Job adverts must not specify gender or race, says UAE ministry
Companies across the UAE have been warned against posting job advertisements that specify gender, race or ethnicity as the government looks to tackle discriminatory language in public notices.
The country’s labour ministry said it “condemned in the strongest possible terms” any adverts that exclude someone from potential employment for those reasons.
It also said the principle extends to any suggestion of discrimination on the basis of nationality – a statement likely to have repercussions for recruitment in the UAE.
“Prejudicial discrimination has no place in the conditions of employment, nor in wider UAE society,” Assistant Undersecretary of the Ministry of Human Resources and Emiratisation, Dr Omar Al Nuaimi, told The National.
“The Ministry takes these allegations very seriously.”
His comments came after The National revealed how a UAE nursery group came under fire for stipulating it was looking for an English teacher of “European origin and white skin”.
Happy Jump Nurseries said parents always asked about the nationality of the teachers, according to the principal of one of the nursery's six branches. The spokeswoman insisted the move was to bring greater diversity to its existing team, but the post was seen as symptomatic of wider issues in a recruitment industry that frequently looks for specific nationalities and genders.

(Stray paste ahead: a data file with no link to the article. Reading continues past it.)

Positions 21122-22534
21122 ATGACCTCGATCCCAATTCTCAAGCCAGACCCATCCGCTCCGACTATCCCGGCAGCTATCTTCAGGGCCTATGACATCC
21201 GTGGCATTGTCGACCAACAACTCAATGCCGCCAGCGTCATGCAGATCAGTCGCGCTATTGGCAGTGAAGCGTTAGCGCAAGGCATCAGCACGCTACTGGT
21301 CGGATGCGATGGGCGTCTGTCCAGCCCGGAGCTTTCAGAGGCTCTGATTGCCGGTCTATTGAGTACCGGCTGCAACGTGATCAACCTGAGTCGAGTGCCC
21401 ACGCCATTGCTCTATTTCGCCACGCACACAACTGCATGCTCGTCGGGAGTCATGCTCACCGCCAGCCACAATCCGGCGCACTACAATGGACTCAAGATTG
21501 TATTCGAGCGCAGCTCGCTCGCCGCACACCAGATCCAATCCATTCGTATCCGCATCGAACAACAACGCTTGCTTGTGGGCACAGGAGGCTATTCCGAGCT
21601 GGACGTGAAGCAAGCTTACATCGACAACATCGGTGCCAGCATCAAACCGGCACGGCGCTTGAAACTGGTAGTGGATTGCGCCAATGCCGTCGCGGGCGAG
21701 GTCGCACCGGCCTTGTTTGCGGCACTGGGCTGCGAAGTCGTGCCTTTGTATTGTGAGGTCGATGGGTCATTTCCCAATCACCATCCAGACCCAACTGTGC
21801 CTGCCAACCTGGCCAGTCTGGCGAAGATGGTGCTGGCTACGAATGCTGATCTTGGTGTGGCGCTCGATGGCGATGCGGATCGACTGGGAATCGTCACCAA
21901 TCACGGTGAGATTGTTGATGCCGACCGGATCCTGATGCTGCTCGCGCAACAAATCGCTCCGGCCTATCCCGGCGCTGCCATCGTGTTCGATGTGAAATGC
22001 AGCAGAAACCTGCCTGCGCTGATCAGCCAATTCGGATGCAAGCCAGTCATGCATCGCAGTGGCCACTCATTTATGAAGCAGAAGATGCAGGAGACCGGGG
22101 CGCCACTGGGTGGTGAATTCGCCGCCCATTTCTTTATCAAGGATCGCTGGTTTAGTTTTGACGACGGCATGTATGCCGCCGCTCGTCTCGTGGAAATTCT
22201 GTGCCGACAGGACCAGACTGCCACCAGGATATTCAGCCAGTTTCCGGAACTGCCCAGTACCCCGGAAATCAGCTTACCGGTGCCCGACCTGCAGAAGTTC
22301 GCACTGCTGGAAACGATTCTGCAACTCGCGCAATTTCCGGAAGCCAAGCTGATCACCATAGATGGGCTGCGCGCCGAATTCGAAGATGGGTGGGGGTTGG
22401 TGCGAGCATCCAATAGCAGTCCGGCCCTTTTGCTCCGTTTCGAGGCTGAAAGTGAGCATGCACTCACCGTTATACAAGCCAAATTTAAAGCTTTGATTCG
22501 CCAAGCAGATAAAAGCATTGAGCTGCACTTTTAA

The advert has been the subject of much discussion on social media and came in for criticism from many who said such practices are unacceptable, despite often being evident.
One reader commenting on The National’s Facebook page said, “I’ve seen many jobs with specific nationalities, white or not.”
But international conventions the UAE is party to – and national legislation – specifically outlaw such practices.
“The UAE is a signatory to the 1974 International Convention on the Elimination of All Forms of Racial Discrimination, and the 2001 ILO Convention on the Prohibition of Discrimination in Employment and Occupations, which prohibit discrimination on the basis of race, gender or faith. National legislation also explicitly outlaws discrimination, whether in job advertisements or elsewhere,” Dr Al Nuaimi said.
“Where instances of discrimination come to light, UAE government agencies take collective action to prevent any further such abuses.”
Keren Bobker, an independent financial adviser and columnist for The National, said companies and recruitment agencies will need to take heed or face the penalties.
“The case highlighted last week resulted in various people refuting this, despite the guidance previously issued by the UAE Government, so this absolutely underlines what has been said. Let’s hope that everyone now takes that on and acts accordingly,” she said.
Toby Simpson, a former managing director at a recruitment company with 11 years’ experience in the industry in the UAE, said companies should already be aware of the “very clear” anti-discrimination law of 2015.